Oil down 2 percent, breaks five-week rally as oversupply fears resurface
Oil futures fell more than 2 percent on Friday, ending Brent crude’s longest multi-week rally in 16 months as oversupply concerns reappeared as producers have started hedging future drilling, APA reports quoting Reuters.
Brent futures LCOc1 settled down 2.4 percent, or $1.38 a barrel, to $55.62, snapping a five-week winning streak that was the longest since June 2016. For the week, Brent lost 3.3 percent.
U.S. West Texas Intermediate (WTI) crude CLc1 dropped $1.50 to $49.29, a 3 percent decline, putting losses on the week at 4.6 percent.
Russia clarified remarks made by President Vladimir Putin about the oil market earlier this week, saying he did not propose extending a global oil output cut deal but said he recognized it was a possibility.
“Yesterday we had Russia and the Saudis talking about extending cooperation, and today we saw a little bit of backtracking with respect to additional cuts in production.” said Houston-based consultant Andrew Lipow. “What the market gained yesterday is clearly being given back today.”
The prospect of extended oil production cuts by the Organization of the Petroleum Exporting Countries and other producers led by Russia had supported prices in recent sessions.
Saudi Arabia’s energy minister said on Thursday he was “flexible” about prolonging the production-curbing pact until the end of 2018.
However, concerns linger about growing U.S. crude exports, due to a hefty WTI discount to Brent prices, which makes U.S. oil more competitive.
U.S. crude exports’ rise to a record of nearly 2 million barrels per day last week and the growth in U.S. production to 9.56 million bpd has fanned some concerns about oversupply.
Producer hedging has picked up as oil hit $50 a barrel, according to Bank of America analysts, who said that if producers keep boosting hedging, “they can limit the sensitivity of production to spot prices and continue to increase output in 2018.”
BofA noted that about 115 million barrels have been hedged since late August after lower-than-usual volumes of hedging in the early part of the year.
Supply may be somewhat restricted in the coming week, however, as the impending arrival of Tropical Storm Nate had already shut in 70 percent of offshore U.S. oil and gas production, according to the U.S. Bureau of Safety and Environmental Enforcement.
Related news releases
- 18.03.20181 person dead in shooting at Southern California mall, authorities say
- 18.03.2018Florida officials knew about bridge crack
- 17.03.2018Trump, South Korea's Moon discuss engagement with North
- 16.03.2018US: At least 6 dead in Florida bridge collapse
- 16.03.2018At least four dead in pedestrian bridge collapse at university in Miami - UPDATED
- 16.03.2018Nike brand president resigns; company probes workplace complaints
- 16.03.2018Colombia resumes peace talks with ELN rebels
- 16.03.2018Facebook Lite to launch in developed countries, including US
- 16.03.2018Broadcom tops revenue, profit on demand from smartphone makers
- 16.03.2018Several reported dead after pedestrian bridge collapses in Miami
- 15.03.2018Mueller subpoenas Trump organization, demands Russia-related docs
- 15.03.2018Explosion hits chemical plant in Texas, building ablaze - UPDATED
- 15.03.2018Former Trump campaign manager Manafort files to dismiss charges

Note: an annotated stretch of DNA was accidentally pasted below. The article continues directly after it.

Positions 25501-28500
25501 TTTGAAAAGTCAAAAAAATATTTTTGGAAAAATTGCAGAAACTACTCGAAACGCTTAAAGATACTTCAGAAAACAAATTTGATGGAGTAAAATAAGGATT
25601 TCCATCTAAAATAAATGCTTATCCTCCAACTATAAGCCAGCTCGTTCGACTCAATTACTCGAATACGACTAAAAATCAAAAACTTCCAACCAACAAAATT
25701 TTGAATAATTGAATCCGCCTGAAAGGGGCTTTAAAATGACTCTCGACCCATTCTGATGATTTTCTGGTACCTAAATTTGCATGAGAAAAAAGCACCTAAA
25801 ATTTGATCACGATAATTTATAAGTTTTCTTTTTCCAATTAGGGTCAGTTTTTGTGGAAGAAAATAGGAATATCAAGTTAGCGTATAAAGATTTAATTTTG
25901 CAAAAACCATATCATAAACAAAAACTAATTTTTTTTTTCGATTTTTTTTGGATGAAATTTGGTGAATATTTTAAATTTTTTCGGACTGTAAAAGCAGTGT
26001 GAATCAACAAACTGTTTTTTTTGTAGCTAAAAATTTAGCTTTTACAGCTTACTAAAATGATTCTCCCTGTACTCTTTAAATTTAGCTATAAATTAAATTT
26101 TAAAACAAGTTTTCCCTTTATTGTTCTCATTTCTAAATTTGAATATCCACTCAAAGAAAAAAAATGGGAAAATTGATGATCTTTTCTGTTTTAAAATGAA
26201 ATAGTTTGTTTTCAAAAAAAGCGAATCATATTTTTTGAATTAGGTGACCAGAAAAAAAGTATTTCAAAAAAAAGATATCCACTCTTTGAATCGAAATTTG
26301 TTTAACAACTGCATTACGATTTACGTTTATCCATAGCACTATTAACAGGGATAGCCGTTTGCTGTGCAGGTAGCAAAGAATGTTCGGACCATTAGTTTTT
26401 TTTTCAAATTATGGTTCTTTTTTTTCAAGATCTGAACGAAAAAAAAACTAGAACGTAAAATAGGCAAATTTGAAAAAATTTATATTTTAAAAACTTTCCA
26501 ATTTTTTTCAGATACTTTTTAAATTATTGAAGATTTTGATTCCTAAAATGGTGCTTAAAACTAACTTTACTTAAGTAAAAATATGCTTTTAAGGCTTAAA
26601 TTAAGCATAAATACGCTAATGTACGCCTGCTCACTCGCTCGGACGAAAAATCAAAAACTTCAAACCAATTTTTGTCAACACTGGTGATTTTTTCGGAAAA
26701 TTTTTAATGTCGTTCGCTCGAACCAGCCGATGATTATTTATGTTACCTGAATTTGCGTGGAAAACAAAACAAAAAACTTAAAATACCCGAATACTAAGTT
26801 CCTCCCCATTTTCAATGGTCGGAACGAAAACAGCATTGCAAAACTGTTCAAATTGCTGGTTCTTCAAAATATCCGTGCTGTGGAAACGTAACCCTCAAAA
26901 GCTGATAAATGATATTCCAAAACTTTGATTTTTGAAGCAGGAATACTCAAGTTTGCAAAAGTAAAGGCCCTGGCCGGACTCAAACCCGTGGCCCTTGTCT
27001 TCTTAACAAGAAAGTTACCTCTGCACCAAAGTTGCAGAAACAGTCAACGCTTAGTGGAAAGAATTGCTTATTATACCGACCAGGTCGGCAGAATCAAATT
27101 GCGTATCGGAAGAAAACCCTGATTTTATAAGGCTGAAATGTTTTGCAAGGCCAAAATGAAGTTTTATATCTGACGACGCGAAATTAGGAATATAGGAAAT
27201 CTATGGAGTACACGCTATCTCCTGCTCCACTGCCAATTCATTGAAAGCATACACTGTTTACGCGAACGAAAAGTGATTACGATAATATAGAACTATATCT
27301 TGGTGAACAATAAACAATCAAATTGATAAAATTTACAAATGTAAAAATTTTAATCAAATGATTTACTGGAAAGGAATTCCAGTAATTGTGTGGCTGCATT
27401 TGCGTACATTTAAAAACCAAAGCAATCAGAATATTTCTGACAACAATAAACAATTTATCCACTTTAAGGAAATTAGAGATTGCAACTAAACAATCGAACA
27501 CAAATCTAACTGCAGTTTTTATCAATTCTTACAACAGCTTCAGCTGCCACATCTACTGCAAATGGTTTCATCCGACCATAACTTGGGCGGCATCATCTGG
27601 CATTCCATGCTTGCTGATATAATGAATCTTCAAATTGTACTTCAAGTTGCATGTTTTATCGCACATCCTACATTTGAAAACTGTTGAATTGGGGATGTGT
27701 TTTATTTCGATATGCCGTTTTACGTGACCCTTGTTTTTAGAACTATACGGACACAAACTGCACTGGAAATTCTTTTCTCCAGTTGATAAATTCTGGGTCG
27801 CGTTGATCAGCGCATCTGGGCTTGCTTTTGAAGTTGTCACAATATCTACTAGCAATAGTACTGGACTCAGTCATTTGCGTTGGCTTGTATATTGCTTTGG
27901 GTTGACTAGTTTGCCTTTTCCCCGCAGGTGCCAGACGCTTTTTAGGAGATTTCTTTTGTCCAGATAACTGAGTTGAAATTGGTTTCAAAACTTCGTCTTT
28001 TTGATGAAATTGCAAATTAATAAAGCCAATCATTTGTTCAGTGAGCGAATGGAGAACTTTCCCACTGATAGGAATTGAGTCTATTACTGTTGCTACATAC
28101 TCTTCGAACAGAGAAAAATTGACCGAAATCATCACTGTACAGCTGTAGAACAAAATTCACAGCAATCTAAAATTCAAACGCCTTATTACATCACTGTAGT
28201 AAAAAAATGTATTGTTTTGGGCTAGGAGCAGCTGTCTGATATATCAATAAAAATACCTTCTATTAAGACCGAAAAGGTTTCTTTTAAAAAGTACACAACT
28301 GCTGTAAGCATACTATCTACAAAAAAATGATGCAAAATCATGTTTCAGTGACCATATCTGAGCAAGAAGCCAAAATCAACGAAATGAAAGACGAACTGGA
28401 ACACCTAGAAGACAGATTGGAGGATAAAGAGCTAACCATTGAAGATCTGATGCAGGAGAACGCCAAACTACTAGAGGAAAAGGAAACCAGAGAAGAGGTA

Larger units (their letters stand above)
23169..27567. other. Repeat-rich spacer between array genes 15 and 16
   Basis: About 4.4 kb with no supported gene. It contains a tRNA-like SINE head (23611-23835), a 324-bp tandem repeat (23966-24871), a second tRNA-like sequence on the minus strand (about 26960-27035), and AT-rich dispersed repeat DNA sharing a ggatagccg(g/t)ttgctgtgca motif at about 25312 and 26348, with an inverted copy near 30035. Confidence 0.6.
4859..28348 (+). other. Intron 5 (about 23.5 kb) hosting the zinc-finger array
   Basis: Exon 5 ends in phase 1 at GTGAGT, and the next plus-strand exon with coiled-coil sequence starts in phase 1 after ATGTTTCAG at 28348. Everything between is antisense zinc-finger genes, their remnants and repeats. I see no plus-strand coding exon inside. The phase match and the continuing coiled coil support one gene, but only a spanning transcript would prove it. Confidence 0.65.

- 15.03.2018U.S. Ambassador Haley tells U.N. Russia responsible for chemical attack
- 15.03.2018Trump taps commentator Kudlow for top economic adviser
- 15.03.2018US students rally nationwide against gun violence
- 15.03.2018Russian UN Envoy: 'Unacceptable' for UK to accuse Moscow of nerve agent attack
- 15.03.2018At least six die in Bolivia prison uprising
- 14.03.2018Three arrested, charged in US mosque bombing
- 13.03.2018White House fires top Tillerson aide after comments on Boss' firing
- 13.03.2018US defense secretary backs Afghan overtures to Taliban
- 13.03.2018Trump: Tillerson and I "disagreed on things" like the Iran deal
- 13.03.2018Trump sacks Rex Tillerson as state secretary
- 13.03.2018White House expects North Korea summit to happen despite Pyongyang's silence
- 13.03.2018US: House Republicans find no Trump-Russia collusion
- 13.03.2018U.S. may lift travel ban on 'important partner' Chad, Tillerson says
- 13.03.2018U.N. blames Honduras security forces for killing electoral protesters
- 12.03.2018U.S. warns if Security Council doesn't act on Syria, it will
- 12.03.2018Tillerson says several steps needed for U.S. talks with North Korea
- 11.03.2018Trump says North Korea talks could fail or bring 'greatest deal'
- 10.03.2018US Secretary of State Tillerson Ill, Cancels Africa Tour Events
- 10.03.2018Trump to rally for endangered Republican in Pennsylvania
- 10.03.20183 hostages and gunman dead at California veterans' home
- 10.03.2018U.S. seeks 'concrete actions' from North Korea before talks
- 10.03.2018UN welcomes planned Trump-Kim meeting
- 08.03.2018Alabama student dies in accidental school shooting: officials
- 08.03.2018U.N. urges Syria to ensure truce for Ghouta aid convoy on Thursday
- 07.03.2018UN secretary-general: Gender inequality and discrimination against women harms us all
- 07.03.2018U.S. President's top economic adviser stepping down
- 07.03.2018State Dept sanctions DPRK for using agent VX to kill Kim Jong Un’s half-brother
- 07.10.2017US: 3 men charged for Daesh-inspired plot attack in NY
- 07.10.2017Fed must hike rates in face of hot U.S. labor market: Rosengren
- 10.10.2017Oil prices climb after OPEC signals possible deal extension
- 07.10.2017Trump to unveil new responses to Iranian 'bad behavior': White House
- 07.10.2017Pentagon says fourth U.S. soldier killed in Niger ambush
- 07.10.201722 dead in Central America from Tropical Storm Nate